28 June 2021
Analysis by consultants LCP of new figures from the Pensions Regulator suggests that hundreds of firms who sponsor final salary pensions could be at risk of a big increase in their pension contributions as part of the next round of valuations. This would primarily be in order to make up for falling investment returns.
Defined Benefit (DB) pension schemes have to undertake a full valuation every three years, with roughly one third of schemes coming up for a new valuation each year. The latest ‘tranche’ of schemes is those whose valuation is due between September 2020 and 2021, and the Pensions Regulator (TPR) has recently published its analysis of how the funding positions for those schemes are likely to have changed over the last three years.
On average, the Pensions Regulator research finds that for schemes with a valuation date at December 2020, the average deficit will have worsened (perhaps by around 50%), whilst for those with a valuation date at March 2021, the average deficit will have gone down (perhaps reducing by 50%). However, there is a big variation around these averages.
For example, for schemes with a valuation date at March 2021, TPR estimates that just over half (52%) were in deficit at the last valuation and will still be in deficit at this valuation. Schemes in deficit are expected to have a ‘recovery plan’ to tackle these shortfalls, and have to make payments known as ‘deficit repair contributions’ (DRCs). For schemes in deficit at the last valuation and expected to be in deficit this time round, TPR estimates that two thirds (66%) would need to *increase* their DRCs if they were to stay on track to clear their deficit on the previously agreed schedule. Nearly half of these schemes would have to increase DRCs by at least 25%, with a small number of schemes (around 1 in 25), needing to treble their DRCs. LCP estimate that amongst the ‘tranche’ of schemes covered by TPR’s research, several hundred could face an uplift in their DRCs of more than 25%, with the additional bill running into hundreds of millions of pounds a year.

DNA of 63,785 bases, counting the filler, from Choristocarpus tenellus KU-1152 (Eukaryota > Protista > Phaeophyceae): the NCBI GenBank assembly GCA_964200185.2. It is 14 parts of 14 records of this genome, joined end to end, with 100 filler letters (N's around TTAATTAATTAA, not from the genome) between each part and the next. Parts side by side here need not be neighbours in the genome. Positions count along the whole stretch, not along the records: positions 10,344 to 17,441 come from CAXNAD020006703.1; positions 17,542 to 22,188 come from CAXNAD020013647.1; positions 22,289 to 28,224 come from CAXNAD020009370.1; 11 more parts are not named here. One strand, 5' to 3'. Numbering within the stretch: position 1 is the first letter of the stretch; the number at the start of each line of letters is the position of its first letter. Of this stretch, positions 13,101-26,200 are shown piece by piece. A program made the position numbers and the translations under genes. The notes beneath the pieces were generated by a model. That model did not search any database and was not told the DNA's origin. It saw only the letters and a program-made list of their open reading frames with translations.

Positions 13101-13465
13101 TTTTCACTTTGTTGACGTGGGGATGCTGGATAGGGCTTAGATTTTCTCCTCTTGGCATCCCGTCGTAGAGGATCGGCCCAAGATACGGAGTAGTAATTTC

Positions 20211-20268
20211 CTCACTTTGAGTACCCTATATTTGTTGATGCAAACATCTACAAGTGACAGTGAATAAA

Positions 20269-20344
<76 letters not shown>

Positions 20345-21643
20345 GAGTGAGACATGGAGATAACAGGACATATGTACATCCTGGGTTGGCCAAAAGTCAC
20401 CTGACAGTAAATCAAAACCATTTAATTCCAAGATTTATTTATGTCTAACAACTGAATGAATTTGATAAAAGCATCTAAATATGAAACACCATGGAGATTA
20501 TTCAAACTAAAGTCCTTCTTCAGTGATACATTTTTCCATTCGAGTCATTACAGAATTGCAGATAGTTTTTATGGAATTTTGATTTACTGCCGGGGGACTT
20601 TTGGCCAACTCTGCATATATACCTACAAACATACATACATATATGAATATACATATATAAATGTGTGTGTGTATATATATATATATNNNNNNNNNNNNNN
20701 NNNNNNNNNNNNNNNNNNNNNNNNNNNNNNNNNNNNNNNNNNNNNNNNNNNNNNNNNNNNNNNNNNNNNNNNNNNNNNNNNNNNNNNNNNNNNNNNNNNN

Companies could seek to reduce the impact of these changes by seeking to push back the end date of their recovery plan. However, TPR is currently consulting on a tougher new ‘funding code’ for future valuations which could see further pressure on employers to close deficits more rapidly. This means that the pressure on firms to clear pension deficits is unlikely to ease.
Another alternative for firms is to explore using ‘contingent funding’ for the pension scheme, for example by offering company assets as security in the event that the scheme is unable to meet its pension promises.
Commenting, Jon Forsyth, partner at LCP said:
“Although some pension schemes have made progress on the funding of their scheme, there are still many that are no nearer to clearing their deficits than they were three years ago. Despite billions of pounds worth of employer contributions going into the schemes, adverse market movements mean that they have been running to stand still. To keep to their original timetable for clearing deficits, the Regulator’s analysis shows that hundreds of employers may have to hike their contributions, in many cases by more than 25%. As a result, we expect the employers sponsoring such schemes will be looking to explore other options including providing other forms of security to the pension scheme or extending the deadline to clear the shortfall“